Washington, D.C. - World Wildlife Fund (WWF) today warned that illegal driftnets are still killing thousands of dolphins - and other vulnerable species - every year in the Mediterranean, despite the European Union's ban on driftnet fishing from 1 January 2002, and UN moratorium on large scale driftnets from 1992.
A new WWF report, Biodiversity impact of the Moroccan drifnet fleet in the Alboran Sea, reveals that, with 177 boats, the Moroccan driftnet fleet is the most lethal for Mediterranean marine biodiversity. Dolphins are its prime bycatch victims. Between 3,000 and 4,000 striped and short-beaked common dolphins, a species that was recently included on the IUCN Red List of Threatened Species, are estimated to be caught every year in the Alboran Sea, in the Southwestern Mediterranean, alone. This is more than 10 percent of the area's dolphin population. According to WWF, a further 13,000 individuals are estimated to be caught around the Straits of Gibraltar and in neighbouring zones. The conservation organization stresses that Italian, French, Turkish and most probably other fishing fleets are using driftnets in breach of existing legislation.
The Italian driftnet fleet - with about 700 boats in the early 1990's - received subsidies from the EU for restructuring the fleet, but there are still up to 100 non-compliant boats. France (75 non-compliant boats), and Turkey (100) also have a sizeable driftnet fleet.
"The evidence we have gathered on the Moroccan fleet brings us to think that illegal driftnet fishing currently happening in the whole Mediterranean results in a massive slaughter of vulnerable species," said Paolo Guglielmi, Head of Marine Unit at the WWF Mediterranean Programme. "Nearly 2,500 miles of illegal nets from the Moroccan, French, Turkish and Italian drifnet fleets are ensnaring all that gets in their way."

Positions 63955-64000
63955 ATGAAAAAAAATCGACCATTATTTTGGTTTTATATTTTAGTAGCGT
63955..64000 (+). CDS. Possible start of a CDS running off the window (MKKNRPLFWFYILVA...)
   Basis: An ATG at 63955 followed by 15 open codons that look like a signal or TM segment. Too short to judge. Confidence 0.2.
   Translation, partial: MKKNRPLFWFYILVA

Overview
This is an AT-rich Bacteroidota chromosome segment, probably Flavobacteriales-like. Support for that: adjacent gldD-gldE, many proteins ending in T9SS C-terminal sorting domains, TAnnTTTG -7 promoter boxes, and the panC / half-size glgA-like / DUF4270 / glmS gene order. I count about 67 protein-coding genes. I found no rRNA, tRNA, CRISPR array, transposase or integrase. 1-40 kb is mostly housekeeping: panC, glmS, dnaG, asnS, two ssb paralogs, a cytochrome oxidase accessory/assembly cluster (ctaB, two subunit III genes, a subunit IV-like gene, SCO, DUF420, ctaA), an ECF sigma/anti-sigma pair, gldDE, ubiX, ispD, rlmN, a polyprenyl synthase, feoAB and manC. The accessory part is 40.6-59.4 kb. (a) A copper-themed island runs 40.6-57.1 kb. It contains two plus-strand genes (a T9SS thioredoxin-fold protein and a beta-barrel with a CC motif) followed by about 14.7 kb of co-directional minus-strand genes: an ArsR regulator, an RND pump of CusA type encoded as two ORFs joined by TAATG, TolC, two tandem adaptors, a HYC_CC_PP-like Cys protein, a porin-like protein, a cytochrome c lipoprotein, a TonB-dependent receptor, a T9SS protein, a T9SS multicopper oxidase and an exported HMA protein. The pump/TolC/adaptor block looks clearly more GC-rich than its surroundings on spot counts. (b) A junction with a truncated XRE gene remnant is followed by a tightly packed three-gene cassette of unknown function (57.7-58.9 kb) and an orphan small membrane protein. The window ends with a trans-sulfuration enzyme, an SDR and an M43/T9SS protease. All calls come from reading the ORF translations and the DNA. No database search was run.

Driftnets run for miles. Each net could be anywhere between 4 and 9 miles long. According to the WWF report, about 23,000 sharks are also captured annually by the Moroccan driftnet fleet in the Alboran Sea, and another 77,500 are caught in the neighbouring areas. It has been calculated that one shark is caught for two swordfish, the main catch of the Moroccan fleet. Loggerhead turtles are also affected by the country's driftnet fisheries.
WWF urges the EU to monitor and prosecute all the fleets of its member states using driftnets. WWF also calls on the General Fisheries Commission for the Mediterranean, and non-EU countries, particularly those in North Africa, to introduce urgent legislation banning these nets. This call comes ahead of the Diplomatic Conference on Mediterranean Fisheries, to be held in Venice on 25 November.
"The only valid way to prevent the massacre of dolphins, sharks and other marine species caused by these driftnet fleets in the Mediterranean is to make it a driftnet-free sea by enforcing a total ban on all the drifnet fisheries in the region," said Scott Burns, director of the WWF-US Marine Conservation Program. "The EU must urgently help all Mediterranean countries put in place plans to convert their driftnet fleets."